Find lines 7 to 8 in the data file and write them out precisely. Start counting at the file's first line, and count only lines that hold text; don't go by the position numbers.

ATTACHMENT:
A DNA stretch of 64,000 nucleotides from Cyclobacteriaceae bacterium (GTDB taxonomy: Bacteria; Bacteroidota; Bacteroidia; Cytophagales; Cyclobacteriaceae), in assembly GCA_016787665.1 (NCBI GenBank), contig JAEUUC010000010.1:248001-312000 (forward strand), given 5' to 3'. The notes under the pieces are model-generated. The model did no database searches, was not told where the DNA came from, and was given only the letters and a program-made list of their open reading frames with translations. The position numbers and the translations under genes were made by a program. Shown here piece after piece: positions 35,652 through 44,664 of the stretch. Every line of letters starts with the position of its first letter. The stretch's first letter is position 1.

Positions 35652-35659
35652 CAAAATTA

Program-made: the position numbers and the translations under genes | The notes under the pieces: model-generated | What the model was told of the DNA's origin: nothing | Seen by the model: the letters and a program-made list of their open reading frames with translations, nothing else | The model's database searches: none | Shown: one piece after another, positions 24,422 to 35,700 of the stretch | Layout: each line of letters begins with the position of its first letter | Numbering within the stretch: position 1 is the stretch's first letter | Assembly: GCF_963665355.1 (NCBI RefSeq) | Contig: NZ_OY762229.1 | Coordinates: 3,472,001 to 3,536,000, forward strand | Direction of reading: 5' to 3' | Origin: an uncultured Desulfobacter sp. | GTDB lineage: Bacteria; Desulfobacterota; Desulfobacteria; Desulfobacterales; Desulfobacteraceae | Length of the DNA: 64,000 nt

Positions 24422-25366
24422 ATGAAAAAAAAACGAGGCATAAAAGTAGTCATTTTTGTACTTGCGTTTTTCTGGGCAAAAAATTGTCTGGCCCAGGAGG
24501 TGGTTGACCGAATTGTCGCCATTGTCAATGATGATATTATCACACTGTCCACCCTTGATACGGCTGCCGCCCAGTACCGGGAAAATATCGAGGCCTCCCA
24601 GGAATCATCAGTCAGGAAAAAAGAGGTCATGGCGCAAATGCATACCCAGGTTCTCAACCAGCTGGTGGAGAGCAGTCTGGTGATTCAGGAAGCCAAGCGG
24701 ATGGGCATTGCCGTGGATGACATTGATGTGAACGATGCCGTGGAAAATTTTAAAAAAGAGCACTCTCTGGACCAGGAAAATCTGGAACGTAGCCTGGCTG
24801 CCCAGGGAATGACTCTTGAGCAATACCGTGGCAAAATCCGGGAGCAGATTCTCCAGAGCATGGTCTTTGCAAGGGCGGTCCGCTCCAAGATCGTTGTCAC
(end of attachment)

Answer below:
24501 TGGTTGACCGAATTGTCGCCATTGTCAATGATGATATTATCACACTGTCCACCCTTGATACGGCTGCCGCCCAGTACCGGGAAAATATCGAGGCCTCCCA
24601 GGAATCATCAGTCAGGAAAAAAGAGGTCATGGCGCAAATGCATACCCAGGTTCTCAACCAGCTGGTGGAGAGCAGTCTGGTGATTCAGGAAGCCAAGCGG